A new study made by University Michigan social psychologist Ethan Kross, lead author of the article and a faculty associate at the U-M Institute for Social Research, confirms now that Facebook use predicts decline in happiness. Ethan Kross says: “On the surface, Facebook provides an invaluable resource for fulfilling the basic human need for social connection. But rather than enhance well-being, we found that Facebook use predicts the opposite result—it undermines it.”
The study found that the more people used Facebook during one time period, the worse they subsequently felt. People were asked to rate their level of life satisfaction at the start and end of the study. They found that the more participants used Facebook, the more their life satisfaction levels declined over time.
In order to find that it’s the Facebook use that actually lowers people’s self-esteem it is important to hear that the researchers found no evidence that interacting directly with other people via phone or face-to-face influenced well-being negatively. Instead, they found that direct interactions with other people led people to feel better over time.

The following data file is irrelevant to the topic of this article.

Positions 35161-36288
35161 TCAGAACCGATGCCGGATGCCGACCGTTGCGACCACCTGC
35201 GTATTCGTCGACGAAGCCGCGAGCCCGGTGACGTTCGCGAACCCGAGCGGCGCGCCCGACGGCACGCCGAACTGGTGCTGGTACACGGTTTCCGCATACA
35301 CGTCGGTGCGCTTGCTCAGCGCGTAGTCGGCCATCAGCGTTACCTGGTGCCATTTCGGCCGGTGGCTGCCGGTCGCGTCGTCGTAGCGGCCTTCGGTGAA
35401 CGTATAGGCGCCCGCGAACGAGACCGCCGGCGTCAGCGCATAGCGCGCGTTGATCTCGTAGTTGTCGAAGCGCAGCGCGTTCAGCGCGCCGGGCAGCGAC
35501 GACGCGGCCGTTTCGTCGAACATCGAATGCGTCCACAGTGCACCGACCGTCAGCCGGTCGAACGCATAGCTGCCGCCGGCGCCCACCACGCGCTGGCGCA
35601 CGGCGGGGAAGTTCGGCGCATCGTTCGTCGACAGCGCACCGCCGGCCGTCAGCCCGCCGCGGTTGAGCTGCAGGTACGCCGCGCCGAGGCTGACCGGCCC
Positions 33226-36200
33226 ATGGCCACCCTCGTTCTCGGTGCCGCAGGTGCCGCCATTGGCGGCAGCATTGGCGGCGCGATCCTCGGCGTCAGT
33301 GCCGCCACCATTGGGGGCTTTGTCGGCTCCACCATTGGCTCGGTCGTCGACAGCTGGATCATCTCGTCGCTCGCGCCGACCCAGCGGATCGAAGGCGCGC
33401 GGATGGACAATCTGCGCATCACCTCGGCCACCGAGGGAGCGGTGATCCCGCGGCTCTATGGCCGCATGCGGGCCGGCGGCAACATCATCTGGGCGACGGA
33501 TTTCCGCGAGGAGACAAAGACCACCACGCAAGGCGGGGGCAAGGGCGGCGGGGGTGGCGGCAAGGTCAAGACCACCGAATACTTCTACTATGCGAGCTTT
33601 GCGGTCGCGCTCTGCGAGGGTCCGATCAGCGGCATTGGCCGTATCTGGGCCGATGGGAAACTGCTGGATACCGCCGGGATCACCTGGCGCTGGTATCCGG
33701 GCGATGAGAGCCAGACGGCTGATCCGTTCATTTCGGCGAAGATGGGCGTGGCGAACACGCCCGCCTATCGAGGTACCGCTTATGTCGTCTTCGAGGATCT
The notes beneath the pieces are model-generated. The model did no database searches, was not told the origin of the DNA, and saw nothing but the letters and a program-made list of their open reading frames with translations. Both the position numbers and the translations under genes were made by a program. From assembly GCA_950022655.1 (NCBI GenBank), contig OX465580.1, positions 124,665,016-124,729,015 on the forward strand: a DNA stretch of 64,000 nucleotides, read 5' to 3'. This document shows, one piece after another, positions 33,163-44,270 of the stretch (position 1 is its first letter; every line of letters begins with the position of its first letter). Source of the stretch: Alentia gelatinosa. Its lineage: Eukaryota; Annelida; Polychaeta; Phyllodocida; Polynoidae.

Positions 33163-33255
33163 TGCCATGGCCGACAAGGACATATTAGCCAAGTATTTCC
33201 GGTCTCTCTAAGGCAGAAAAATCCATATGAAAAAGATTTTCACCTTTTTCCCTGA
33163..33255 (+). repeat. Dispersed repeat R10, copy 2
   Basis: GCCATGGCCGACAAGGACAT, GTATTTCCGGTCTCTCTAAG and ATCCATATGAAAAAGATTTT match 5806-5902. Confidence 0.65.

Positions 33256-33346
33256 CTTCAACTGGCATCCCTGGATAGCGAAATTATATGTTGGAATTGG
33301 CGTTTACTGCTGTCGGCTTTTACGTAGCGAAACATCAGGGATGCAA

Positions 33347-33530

The researchers hope to conduct additional research with participants from a variety of age groups to examine these results and the psychological mechanisms more closely.
In Germany the number of the centenarians has more than doubled within the last ten years. The fact that these centenarians today are spiritually and physically fitter than those of former generations, is found by a representative investigation of researchers of the university of Heidelberg which they made with people at the age of 100 years in and around Heidelberg.
The study showed a comprehensive picture of centenarians and their life situation. It appears that psychological strengths such as will to live, meaning of life and optimism are more important for a high quality of life and inner contentment than performance ability or health.
“We asked people whose life leans towards to the end. Those who look in spite of the close end of life still optimistically ahead, appear to be more content with their life. In comparison to that health, cognitive efficiency and social aspects are with few exceptions clearly insignificant for the quality of life“, explains Christoph Rott, one of the researchers.
He added: “To sum up, the results of our study show that experiences of losing life quality for example through health issues have much less impact on the centenarians’ general well-being. They live much more the positive side of age through a strong esteem for life.”